Numbers (one to ten)

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  • Rorrey

    New Member
    Taiwan,Taiwanese
    Simpal form: 一二三四五六七八九十
    Formal form: 壹貳參肆伍陸柒捌玖拾


    Pronunciation:
    1:yi
    2:er
    3:san
    4:sz
    5:wu
    6:liou
    7:chi
    8:ba
    9:jiou
    10:shr
     

    jana.bo99

    Senior Member
    Cro, Slo
    Hello to all,

    Thank you for explanation of numbers: 1 till 10!

    I will use from Rorrey, because for me is much easier with letters than with squares.

    jana.bo
     

    samanthalee

    Senior Member
    Mandarin, English - [Singapore]
    Hello to all,

    Thank you for explanation of numbers: 1 till 10!

    I will use from Rorrey, because for me is much easier with letters than with squares.

    jana.bo
    Squares? Oh you mean you can't see the accented alphabets? In that case, I'll re-write univerio's pinyin with numbers instead of accents.

    1 - yi1
    2 - er4
    3 - san1
    4 - si4
    5 - wu3
    6 - liu4
    7 - qi1
    8 - ba1
    9 - jiu3
    10 - shi2
     

    jana.bo99

    Senior Member
    Cro, Slo
    Hello Samanthalee,

    You call them: the accented alphabets? I have to remember it.

    Means:
    1 - yi1
    2 - er4
    3 - san1
    4 - si4
    5 - wu3
    6 - liu4
    7 - qi1
    8 - ba1
    9 - jiu3
    10 - shi2

    Thank you very much.

    I can't believe, I came here and at once I like Chinese language!

    jana.bo
     

    samanthalee

    Senior Member
    Mandarin, English - [Singapore]
    You call them: the accented alphabets? I have to remember it.
    Hi jana.bo99,

    Sorry to have confused you. :p We don't call them "accented alphabets", we don't have a name for them. But we call the diacritic marks the "tone marks".

    If you have installed the Chinese fonts, you'll see the diacritic marks. We use the macron, the caron, the umlaut, the acute accent and the grave accent.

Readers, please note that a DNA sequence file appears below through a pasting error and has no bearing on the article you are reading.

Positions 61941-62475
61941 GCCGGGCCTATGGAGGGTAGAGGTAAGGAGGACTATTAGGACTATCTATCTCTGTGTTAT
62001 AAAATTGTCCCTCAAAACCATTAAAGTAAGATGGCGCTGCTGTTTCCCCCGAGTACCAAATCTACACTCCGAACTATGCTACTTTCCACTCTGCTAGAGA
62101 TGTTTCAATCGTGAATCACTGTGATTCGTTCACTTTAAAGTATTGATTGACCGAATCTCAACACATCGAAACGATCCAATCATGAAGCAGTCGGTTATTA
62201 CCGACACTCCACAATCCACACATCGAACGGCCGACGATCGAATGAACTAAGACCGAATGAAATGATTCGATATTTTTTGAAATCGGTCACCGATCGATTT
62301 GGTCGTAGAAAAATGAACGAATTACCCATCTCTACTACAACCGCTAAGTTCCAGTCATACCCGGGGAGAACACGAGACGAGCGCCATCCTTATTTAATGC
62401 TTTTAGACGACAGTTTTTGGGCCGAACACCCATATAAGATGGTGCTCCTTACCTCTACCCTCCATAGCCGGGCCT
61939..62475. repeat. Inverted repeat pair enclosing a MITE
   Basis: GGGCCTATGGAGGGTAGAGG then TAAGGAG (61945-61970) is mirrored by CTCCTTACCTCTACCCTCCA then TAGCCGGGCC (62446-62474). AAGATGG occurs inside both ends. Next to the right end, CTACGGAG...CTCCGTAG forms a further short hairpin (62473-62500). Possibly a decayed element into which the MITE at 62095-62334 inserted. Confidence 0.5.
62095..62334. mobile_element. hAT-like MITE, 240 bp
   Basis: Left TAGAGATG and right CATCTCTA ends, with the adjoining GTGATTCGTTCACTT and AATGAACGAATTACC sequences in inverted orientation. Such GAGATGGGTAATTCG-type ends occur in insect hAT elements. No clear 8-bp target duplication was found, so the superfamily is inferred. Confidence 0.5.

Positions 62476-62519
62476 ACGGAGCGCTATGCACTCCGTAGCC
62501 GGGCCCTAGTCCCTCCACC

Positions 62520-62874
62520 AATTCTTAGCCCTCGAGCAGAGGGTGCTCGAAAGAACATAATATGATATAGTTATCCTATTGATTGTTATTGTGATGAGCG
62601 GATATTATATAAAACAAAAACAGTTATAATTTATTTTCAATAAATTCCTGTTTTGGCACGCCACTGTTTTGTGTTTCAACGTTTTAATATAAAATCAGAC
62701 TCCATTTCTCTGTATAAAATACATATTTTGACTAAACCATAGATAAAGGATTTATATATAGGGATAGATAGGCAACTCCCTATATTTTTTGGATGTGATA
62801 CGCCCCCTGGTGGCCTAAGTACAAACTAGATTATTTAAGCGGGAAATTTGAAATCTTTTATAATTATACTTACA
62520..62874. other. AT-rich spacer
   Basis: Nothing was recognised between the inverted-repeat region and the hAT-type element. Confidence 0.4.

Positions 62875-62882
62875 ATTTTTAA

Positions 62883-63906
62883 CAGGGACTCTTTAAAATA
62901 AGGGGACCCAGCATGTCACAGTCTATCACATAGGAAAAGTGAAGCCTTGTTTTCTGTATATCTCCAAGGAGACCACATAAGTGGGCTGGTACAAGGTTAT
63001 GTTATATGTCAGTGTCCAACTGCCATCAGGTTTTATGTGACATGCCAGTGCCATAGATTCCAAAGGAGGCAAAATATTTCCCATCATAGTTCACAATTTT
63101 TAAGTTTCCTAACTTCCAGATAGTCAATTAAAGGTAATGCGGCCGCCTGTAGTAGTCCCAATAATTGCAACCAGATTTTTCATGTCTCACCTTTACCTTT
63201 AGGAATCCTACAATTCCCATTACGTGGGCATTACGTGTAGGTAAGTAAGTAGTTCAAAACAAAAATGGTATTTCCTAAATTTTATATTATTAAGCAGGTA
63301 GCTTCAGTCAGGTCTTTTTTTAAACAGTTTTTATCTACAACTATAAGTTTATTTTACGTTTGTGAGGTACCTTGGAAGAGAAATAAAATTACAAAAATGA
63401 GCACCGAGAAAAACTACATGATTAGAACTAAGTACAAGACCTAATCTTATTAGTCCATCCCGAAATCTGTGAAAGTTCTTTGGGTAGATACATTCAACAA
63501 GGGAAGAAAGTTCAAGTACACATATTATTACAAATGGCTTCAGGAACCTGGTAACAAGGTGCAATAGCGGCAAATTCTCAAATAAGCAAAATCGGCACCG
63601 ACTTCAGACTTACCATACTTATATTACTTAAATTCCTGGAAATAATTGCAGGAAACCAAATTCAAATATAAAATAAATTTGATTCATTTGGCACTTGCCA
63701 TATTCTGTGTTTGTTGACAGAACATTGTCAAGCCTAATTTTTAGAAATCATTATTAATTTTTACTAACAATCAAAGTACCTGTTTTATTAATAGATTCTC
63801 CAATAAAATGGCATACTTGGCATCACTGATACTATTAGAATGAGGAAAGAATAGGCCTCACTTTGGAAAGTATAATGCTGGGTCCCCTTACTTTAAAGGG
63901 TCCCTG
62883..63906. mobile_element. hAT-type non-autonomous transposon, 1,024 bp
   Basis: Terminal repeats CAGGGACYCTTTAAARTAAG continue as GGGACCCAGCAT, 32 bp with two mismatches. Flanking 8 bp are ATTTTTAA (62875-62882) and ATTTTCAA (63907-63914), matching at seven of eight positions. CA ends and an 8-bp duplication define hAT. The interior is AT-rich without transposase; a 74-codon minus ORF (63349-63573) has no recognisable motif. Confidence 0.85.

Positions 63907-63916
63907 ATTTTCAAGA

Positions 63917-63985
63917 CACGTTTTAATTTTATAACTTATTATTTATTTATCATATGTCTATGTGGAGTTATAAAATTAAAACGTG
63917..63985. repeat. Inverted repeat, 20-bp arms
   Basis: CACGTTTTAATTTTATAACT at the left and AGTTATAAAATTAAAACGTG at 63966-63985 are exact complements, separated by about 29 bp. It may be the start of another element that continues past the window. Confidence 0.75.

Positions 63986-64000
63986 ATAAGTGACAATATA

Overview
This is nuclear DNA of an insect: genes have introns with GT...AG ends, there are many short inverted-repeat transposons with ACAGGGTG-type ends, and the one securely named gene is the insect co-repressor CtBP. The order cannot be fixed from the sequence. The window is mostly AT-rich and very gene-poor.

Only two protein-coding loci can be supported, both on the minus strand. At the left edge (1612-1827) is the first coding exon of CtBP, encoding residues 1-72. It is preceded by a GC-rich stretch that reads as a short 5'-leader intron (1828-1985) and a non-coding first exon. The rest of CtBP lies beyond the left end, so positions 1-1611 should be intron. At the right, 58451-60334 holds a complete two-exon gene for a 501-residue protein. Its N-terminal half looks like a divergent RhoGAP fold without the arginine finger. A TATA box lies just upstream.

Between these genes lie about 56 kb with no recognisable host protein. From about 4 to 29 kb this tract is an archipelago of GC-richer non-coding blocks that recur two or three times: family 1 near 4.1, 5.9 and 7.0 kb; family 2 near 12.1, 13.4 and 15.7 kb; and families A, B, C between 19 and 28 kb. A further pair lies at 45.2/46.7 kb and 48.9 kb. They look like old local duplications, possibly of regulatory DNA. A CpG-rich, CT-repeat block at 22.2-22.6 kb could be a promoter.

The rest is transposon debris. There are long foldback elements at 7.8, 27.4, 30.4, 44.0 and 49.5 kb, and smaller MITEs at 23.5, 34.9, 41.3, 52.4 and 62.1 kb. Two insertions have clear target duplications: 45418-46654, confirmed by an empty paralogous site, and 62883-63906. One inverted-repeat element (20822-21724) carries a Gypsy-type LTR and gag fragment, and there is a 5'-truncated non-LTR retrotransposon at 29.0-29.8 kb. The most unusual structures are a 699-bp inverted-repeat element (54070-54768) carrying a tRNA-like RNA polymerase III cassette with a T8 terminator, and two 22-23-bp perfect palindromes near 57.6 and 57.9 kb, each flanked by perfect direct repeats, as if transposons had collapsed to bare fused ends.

xiaolijie

    Senior Member
    UK
    English (UK)
    If you have installed the Chinese fonts, you'll see the diacritic marks. We use the macron, the caron, the umlaut, the acute accent and the grave accent.
    Although installing Chinese fonts should help, it's not just a matter of installing Chinese fonts, as I should have got tons of them already installed in my computer, and yet I still see all letters with the 3rd tone as squares. From what I know, my problem has something to do with this site using a non-unicode-complying font (Verdana) as the default. A unicode-complying font such as Arial doesn't cause me this problem.
     

    jana.bo99

    Senior Member
    Cro, Slo
    Hello Samanthalee,

    Thank you for constructions. I can't install anything here.

    That is reason I have to ask so much.

    jana.bo
     

    J.F. de TROYES

    Senior Member
    francais-France
    ¿¿¿¿¿y cómo parece eso en sus letras originales?????

    El Chino no usa letras, pero caracteres que dan un sentido, pero leyéndolos es imposible adivinar la pronunciación :

    son los caracteres usuales para escribir “uno, dos, … diez.” Su pronunciación no depiende de la forma de estos caracteres.
    Para transcribir su lengua a otras los Chinos crearon en 1958 un sistemo que se llama “Pin Yin” ( = transcripción de los sonidos ) y que permite leer los caracteres : yi, er, san , si, wu, liu, qi, ba, jiu, shi , pero por simplificación los tonos esenciales para distinguir muchas palabras no están indicados ; por eso para aprender el chino se añade cifras u acentos que anotan los tonos : por ejemplo “ wu3” o “wǔ” anota que hay que pronunciar la palabra wu con el tercer tono .
     

    AndyES

    New Member
    Serbocroata
    Por dios!
    Qué complicado...
    Es posible que alguien que no sea Chino aprenda su idioma correctamente??? Yo creo que no lo logría.........huala...
     

    Chem Chi

    New Member
    Engrish - Amellica
    I was taught slightly differently, but here is how I learned to count from 1 to 10 in Chinese:

    ee
    er (or ar)
    san
    su
    oo
    lieu
    chi
    ba
    cho
    shz

    And thank you GEMatt, for teaching me zero (0) = "ling" , today.
     

    J.F. de TROYES

    Senior Member
    francais-France
    Whatever the transcription, it's necessary to know what phonems the chosen letters fit. The i of shi or the z of shz are quite arbitrary and can't give by themselves an idea of how to pronounce them. That's why textbooks use either the official Chinese pinyin or another transcription that seems to them more appropriate to the learners' language, but have to explain ( or better have them heard ) how each of these letters must be pronounced. Pinyin is taught in primary Chinese schools and must be well known by everyone learning Mandarin as it is used in dictionaries and grammars to write down the pronunciation of the characters.
     
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